The Duty of a lawyer in the face of conflict of interest
The Duty of a lawyer in the face of conflict of interest

Conflict of interest occurs where the same lawyer is representing both sides in a lawsuit, or previously represented one side. It can also mean that the lawyer has material interest in the outcome of the matter he is pursuing and he may benefit if there is an adverse outcome for his client. Lawyers are encouraged to avoid such situations since in adversarial system of justice, a conflict of interest violates the right of the client to the undivided loyalty of his lawyer. Conflicts may also occur if the lawyer’s ability to represent a client is materially limited by the lawyer’s loyalty to another client, a personal relationship, or other reasons.
The Duty of a lawyer in the face of conflict of interest

A conflict of interest is therefore, a compromising influence that is likely to negatively affect the advice which a lawyer would otherwise give to a particular client or the way in which he will pursue the matter of his client. It is likely to affect adversely either the lawyer’s judgement concerning a client or prospective client, or the lawyer’s loyalty in respect of a client or prospective client, or the lawyer’s safeguarding of interests of a client or prospective client. The reason why avoiding conflicts of interest is considered to be of utmost importance is that if this is not done, the lawyer’s loyalty and independence of judgement as far as that client is concerned will be called into question, and this will undermine the very basis of their relationship, making effective representation impossible.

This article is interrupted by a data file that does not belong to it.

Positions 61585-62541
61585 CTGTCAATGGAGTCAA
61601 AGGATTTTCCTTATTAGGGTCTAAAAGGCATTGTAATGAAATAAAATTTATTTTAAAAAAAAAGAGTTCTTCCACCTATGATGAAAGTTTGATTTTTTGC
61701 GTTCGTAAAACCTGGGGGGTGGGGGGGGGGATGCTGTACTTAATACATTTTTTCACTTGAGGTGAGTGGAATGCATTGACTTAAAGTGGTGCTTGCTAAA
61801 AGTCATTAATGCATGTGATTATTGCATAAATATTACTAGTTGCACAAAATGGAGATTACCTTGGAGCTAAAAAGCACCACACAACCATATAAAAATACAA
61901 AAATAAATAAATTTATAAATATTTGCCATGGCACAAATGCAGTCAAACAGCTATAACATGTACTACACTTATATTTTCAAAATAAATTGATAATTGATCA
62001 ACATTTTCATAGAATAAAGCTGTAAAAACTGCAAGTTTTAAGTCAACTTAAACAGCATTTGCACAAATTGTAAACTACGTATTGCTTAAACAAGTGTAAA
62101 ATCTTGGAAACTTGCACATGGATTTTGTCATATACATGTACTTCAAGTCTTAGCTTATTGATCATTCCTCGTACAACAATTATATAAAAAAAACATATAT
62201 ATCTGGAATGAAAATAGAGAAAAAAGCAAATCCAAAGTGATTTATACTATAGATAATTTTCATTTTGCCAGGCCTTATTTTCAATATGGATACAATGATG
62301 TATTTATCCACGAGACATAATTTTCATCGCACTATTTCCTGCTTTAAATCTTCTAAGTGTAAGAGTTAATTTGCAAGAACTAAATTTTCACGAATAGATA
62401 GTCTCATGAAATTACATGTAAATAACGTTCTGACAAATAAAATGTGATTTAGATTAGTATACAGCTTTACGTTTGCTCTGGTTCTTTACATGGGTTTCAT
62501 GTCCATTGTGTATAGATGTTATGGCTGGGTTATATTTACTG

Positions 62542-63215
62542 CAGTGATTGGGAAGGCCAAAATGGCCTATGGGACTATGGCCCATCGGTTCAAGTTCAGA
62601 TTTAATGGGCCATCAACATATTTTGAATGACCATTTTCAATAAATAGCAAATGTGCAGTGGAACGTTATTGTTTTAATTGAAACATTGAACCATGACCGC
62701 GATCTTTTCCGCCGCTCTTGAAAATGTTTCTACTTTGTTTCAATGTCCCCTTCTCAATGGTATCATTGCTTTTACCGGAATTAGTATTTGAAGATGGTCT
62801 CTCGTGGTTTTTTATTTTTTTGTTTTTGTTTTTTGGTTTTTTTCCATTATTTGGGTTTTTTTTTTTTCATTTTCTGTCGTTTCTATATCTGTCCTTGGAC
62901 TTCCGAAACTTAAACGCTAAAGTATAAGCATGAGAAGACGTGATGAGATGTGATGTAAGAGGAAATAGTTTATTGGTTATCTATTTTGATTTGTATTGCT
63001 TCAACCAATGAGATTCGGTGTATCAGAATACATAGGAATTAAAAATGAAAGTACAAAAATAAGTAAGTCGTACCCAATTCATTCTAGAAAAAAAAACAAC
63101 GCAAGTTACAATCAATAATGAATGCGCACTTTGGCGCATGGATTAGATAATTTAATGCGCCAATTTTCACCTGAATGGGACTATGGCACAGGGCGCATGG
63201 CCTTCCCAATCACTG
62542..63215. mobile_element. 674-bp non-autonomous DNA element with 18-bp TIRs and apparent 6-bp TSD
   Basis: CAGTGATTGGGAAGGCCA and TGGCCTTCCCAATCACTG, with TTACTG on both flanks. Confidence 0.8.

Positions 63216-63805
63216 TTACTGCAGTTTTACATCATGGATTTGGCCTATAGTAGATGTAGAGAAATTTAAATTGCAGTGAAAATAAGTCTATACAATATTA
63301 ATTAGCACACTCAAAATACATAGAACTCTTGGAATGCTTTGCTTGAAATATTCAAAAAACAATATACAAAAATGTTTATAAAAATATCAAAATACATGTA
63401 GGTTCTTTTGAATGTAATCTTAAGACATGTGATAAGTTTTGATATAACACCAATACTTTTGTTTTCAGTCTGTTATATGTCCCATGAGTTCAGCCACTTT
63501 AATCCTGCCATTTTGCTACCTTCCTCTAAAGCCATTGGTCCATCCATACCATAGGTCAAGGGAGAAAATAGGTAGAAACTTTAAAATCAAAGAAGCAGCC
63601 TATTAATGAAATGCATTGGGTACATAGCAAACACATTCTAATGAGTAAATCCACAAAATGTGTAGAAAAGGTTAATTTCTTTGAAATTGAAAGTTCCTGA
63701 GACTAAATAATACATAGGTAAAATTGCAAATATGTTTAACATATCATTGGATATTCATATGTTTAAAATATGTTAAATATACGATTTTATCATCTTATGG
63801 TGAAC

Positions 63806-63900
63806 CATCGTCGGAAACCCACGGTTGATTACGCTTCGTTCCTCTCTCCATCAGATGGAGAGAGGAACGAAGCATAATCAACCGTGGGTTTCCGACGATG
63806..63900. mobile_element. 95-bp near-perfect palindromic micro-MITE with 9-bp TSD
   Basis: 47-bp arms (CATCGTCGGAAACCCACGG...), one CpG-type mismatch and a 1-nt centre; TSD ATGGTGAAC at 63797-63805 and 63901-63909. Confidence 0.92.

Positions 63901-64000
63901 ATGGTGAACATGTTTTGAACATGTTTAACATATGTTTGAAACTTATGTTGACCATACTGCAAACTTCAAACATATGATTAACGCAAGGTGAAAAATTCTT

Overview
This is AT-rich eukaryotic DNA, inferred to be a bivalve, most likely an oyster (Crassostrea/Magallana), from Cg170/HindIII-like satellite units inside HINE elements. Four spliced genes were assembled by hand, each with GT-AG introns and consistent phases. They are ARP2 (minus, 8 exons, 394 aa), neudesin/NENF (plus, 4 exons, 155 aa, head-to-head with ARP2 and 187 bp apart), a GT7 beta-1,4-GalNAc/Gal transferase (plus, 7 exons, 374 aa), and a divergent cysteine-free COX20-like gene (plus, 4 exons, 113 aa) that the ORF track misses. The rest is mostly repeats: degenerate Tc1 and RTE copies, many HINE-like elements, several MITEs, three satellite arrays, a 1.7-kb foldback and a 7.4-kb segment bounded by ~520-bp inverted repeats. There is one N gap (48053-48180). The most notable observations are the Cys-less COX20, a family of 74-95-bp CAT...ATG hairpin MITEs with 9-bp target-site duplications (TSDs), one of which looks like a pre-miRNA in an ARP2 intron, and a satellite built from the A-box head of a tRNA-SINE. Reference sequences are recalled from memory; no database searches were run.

Conflict may arise with respect to the interests of the lawyer himself, or interests of another existing client. Apart from that, an advocate has an ethical duty not to accept any engagement in a trial in which he may have to give testimony, although there is no rule of evidence disqualifying counsel from giving evidence in a suit in which he is engaged.

Specific manifestation – duty in case of conflict of interest

A lawyer who finds himself in a position of conflict must inform the client of his conflicting duties, and either obtain from that client an agreement that he should not perform his full duties of disclosure or he may be recused of his duty to act for this client. It is of utmost importance that the position of conflict be explained to the client if the case is taken up at all.

An advocate who has at any time advised a party in connection with the institution of a suit, appeal or other matter or has acted for a party, must not act, appear or plead for the opposite party, unless the express consent given of all concerned is obtained, after full disclosure of facts. Thus, the only exception to the ethical ineligibility of a lawyer to represent clients due to conflicts of interest is created when the client himself/themselves grant their express consent to their continued representation by the concerned advocate. However, the client must necessarily be informed of all aspects of the conflict that can be disclosed without breaching confidentiality requirements.

Proposed Rule of Conflict in the Draft Code of Ethics proposed by Bar Council of India